Most House Republicans who backed Trump challengers cruised to primary victories – The Washington Post

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Few House Republicans went against Donald Trump in the 2024 presidential primaries and endorsed one of his challengers. But among those who did and sought reelection, almost all have evaded competitive primaries of their own — or, in some cases, any opposition whatsoever.

The results belie the narrative that crossing the famously vindictive Trump can be a political death wish for members of Congress. But the races also played out during a presidential election year in which Trump needs a unified GOP in his rematch against President Biden and may be more preoccupied with his own race and four criminal cases.

Last week, two House Republicans who had endorsed Florida Gov. Ron DeSantis (R) against Trump — Reps. Thomas Massie (Ky.) and Rich McCormick (Ga.) — cruised through their primaries. Massie defeated two challengers with over three-quarters of the vote, while McCormick was unopposed — and even got Trump’s endorsement two days before.

“Ultimately for me, I think it didn’t make a lot of difference, and in fact it may have helped me to have campaigned with Ron DeSantis and gone on national TV for him,” Massie said in an interview, saying he gained new donors aligned with DeSantis and “engendered some goodwill with some of my constituents who are Never Trumpers.”


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Most of the House Republicans quickly endorsed Trump after DeSantis or Haley dropped out. McCormick threw his support to Trump days after DeSantis ended his campaign, and while Massie has not formally backed Trump, he expects to be a delegate for him at the national convention.

Trump’s campaign did not respond to a request for comment for this story.

The lack of primary competition is not for a lack of trying by Trump, either implicitly or explicitly. In some cases, he withheld reelection endorsements for House Republicans who endorsed DeSantis or Haley as he backed other GOP members from their states.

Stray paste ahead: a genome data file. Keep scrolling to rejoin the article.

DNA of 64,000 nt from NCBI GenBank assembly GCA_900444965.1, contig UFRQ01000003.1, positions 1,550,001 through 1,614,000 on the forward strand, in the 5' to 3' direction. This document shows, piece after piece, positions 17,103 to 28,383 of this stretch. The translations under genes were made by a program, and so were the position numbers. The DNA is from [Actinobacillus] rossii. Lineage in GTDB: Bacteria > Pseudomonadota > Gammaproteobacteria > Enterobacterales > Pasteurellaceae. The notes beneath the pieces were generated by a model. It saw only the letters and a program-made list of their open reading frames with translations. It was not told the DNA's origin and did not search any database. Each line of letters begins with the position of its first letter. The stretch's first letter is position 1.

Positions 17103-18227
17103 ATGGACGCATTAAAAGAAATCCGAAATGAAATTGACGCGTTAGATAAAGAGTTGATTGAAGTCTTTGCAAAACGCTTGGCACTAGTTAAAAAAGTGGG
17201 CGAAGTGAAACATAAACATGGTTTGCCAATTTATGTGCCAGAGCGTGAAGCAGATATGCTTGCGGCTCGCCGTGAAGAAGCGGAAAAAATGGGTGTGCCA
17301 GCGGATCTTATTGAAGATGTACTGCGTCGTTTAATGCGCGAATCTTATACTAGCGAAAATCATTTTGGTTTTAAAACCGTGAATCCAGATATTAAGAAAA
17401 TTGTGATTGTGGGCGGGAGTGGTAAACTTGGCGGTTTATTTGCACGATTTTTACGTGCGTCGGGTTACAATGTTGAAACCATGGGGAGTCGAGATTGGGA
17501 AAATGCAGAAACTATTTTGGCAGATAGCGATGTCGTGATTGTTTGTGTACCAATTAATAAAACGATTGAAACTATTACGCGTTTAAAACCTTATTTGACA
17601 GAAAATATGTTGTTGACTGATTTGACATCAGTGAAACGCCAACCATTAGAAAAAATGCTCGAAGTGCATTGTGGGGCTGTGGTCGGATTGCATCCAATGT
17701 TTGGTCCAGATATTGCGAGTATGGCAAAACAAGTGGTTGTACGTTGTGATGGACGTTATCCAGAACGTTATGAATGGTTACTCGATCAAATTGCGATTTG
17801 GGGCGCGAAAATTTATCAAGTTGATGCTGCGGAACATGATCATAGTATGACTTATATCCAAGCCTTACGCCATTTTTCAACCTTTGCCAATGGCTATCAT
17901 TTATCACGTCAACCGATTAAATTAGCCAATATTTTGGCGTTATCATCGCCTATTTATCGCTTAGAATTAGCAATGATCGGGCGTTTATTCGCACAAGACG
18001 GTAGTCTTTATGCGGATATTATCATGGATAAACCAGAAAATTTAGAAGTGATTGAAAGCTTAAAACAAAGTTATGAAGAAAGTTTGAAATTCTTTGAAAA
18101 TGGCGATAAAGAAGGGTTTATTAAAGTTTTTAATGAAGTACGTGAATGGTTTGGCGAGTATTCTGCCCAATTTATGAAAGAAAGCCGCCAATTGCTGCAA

He publicly called for primary challengers to Rep. Chip Roy (Tex.) in December as Roy was making trips to Iowa for DeSantis. But the Texas filing deadline had passed a week earlier, and Roy was unopposed.

More recently, Trump issued a request for primary opponents to another DeSantis backer, Rep. Laurel Lee (Fla.), but the state’s candidate filing deadline passed last month without any high-profile names stepping forward.

Rep. Tom McClintock (Calif.), who also backed DeSantis, faced no GOP opposition in California’s nonpartisan March primary. And Rep. Ralph Norman, the only House Republican to endorse Haley, has not drawn any opposition in South Carolina’s June 11 primary.

The lone exception to the trend appears to be Rep. Bob Good (R-Va.), who is in a fierce June 11 primary against a challenger, John McGuire, who has attacked him as a “Never Trumper” for backing DeSantis before Trump. Trump endorsed McGuire on Tuesday, saying Good “turned his back on our incredible movement” and was too late to fall in line behind the former president.

Good’s predicament is unique, however. He has also drawn the ire of former House speaker Kevin McCarthy (R-Calif.) — whom he helped oust last year along with seven other Republicans — as well as Rep. Marjorie Taylor Greene (R-Ga.), a vocal Trump ally who has said Good “betrayed” the former president.